It is recommended that a Spanish bank account is opened before you complete your purchase as you might need to transfer part or all of the purchase funds to your Spanish account in order to organise the completion of the Spanish purchase. Other options may be available, but the most common way of paying the purchase price of the Spanish purchase price is by way of a Spanish bank draft and therefore you will need to have the Spanish bank account ready and operative before the completion of the purchase of your Spanish property. Your Spanish lawyer will be able to assist you on this and discuss the different options available.

The account will also be of good use to organise all the relevant direct debits for all the house utility supplies, local council tax, communal/management fees, etc.

7. Obtain succession advice and organise inheritance tax planning

Everyone’s personal, family and financial circumstances are different. It is important that you discuss this with your Spanish lawyer from the outset and make sure that the ownership structure that it is put in place and your future plans related to your Spanish property work well together and in the most tax-efficient way. Your Spanish lawyer will need to obtain some personal information from you and your UK accountant tax advisor, if applicable, so that they can work together.

8. Consider a Spanish Will

Your Spanish lawyer will be able to assist you organising your Spanish Will. Spanish Wills can be executed in Spain or in the UK, and once your Spanish lawyer knows about your personal circumstances, they will be able to advise you on the most suitable option for you. Whilst English Wills are accepted in Spain, a Spanish Will makes the Spanish Estate administration more straightforward and is one of the most popular options. However (and again, there is no ‘one solution fits all’), your Spanish lawyer would need to assess your particular case and position.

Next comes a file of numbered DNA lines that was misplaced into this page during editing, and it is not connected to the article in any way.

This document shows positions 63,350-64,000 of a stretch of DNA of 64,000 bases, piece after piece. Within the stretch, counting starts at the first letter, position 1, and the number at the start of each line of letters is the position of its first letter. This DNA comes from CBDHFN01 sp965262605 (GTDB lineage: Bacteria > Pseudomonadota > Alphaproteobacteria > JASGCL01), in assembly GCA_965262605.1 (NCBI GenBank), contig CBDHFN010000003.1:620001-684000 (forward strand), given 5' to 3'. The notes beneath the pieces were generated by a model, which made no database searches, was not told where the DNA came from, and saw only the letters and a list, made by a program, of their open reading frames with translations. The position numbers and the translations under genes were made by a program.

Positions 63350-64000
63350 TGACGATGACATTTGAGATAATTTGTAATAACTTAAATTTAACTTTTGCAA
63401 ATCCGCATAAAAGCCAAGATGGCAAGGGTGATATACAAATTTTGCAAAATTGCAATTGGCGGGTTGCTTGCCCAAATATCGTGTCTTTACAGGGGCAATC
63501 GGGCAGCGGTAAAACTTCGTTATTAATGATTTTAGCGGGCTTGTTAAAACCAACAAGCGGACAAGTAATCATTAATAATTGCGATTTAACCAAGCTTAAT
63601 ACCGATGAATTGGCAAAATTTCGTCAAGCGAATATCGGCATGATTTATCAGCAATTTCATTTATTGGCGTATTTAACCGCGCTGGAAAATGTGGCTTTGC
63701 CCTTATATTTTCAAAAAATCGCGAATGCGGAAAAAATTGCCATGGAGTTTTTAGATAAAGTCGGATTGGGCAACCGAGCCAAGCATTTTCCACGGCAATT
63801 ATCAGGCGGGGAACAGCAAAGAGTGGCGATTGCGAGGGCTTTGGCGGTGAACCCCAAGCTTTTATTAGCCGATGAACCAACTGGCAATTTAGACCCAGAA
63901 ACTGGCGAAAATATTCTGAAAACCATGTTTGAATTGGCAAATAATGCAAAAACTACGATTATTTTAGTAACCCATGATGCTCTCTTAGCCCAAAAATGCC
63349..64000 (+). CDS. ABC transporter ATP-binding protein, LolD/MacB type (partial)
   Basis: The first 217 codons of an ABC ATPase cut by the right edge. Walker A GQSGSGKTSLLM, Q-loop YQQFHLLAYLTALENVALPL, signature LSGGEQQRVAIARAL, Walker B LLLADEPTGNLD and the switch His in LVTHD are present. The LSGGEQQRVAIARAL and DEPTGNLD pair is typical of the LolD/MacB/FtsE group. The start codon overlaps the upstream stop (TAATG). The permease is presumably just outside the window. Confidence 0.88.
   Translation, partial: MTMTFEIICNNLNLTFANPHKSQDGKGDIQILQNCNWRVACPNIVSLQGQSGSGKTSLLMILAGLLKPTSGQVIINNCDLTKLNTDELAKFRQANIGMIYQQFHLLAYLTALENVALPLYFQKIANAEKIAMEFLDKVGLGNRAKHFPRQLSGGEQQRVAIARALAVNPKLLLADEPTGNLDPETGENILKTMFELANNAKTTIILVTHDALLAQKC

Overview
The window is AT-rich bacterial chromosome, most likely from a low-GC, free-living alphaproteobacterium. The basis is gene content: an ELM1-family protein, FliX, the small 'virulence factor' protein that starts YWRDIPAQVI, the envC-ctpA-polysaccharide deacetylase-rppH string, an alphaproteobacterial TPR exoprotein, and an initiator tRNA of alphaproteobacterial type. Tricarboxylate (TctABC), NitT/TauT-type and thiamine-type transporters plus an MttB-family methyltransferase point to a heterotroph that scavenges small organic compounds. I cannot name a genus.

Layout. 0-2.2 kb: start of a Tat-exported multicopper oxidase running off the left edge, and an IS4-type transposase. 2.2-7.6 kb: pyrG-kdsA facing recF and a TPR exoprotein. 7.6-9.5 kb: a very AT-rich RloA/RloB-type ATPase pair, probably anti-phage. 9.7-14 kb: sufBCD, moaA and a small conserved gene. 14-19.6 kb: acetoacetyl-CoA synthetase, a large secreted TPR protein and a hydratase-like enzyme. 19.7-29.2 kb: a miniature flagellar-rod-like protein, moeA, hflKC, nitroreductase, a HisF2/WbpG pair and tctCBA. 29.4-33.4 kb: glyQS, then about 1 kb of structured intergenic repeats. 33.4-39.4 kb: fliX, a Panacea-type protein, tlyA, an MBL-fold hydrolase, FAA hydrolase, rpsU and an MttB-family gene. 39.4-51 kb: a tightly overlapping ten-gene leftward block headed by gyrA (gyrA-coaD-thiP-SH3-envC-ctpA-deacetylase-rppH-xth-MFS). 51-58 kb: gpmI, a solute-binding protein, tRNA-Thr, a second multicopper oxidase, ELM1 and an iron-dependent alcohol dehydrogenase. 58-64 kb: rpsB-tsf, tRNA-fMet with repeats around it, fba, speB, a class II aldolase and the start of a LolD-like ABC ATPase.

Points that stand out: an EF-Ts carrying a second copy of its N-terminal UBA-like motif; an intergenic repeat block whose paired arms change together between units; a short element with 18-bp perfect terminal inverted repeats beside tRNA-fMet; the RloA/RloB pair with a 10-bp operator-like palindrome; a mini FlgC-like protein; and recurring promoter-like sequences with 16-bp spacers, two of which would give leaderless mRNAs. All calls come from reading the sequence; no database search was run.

9. Check health insurance cover

One might assume that with Spain being an EU country, one would be covered for medical assistance in the same way as they would be at home. However, remember to do your homework and check that you either have private medicate insurance in place or the relevant EU health card before you travel to Spain. Also remember that travelling on holiday will not be the same as acquiring Spanish residency and that this may affect your medical cover.

10. Learn some Spanish

Last but not least, why not consider learning some Spanish? It is never too late to learn some basic Spanish, which no doubt will open new doors for you and allow you to interact with Spanish natives and make the most of your time in Spain!

To read part 1 of this series, please click here.

Contact our Spanish lawyer, Susana Lajusticia, for an initial free consultation and see how we might be of assistance on:

Tel: 07400 914 407 or 020 7152 6550

Email: susana.lajusticia@keystonelaw.co.uk

For further information please contact:

This article is for general information purposes only and does not constitute legal or professional advice. It should not be used as a substitute for legal advice relating to your particular circumstances. Please note that the law may have changed since the date of this article.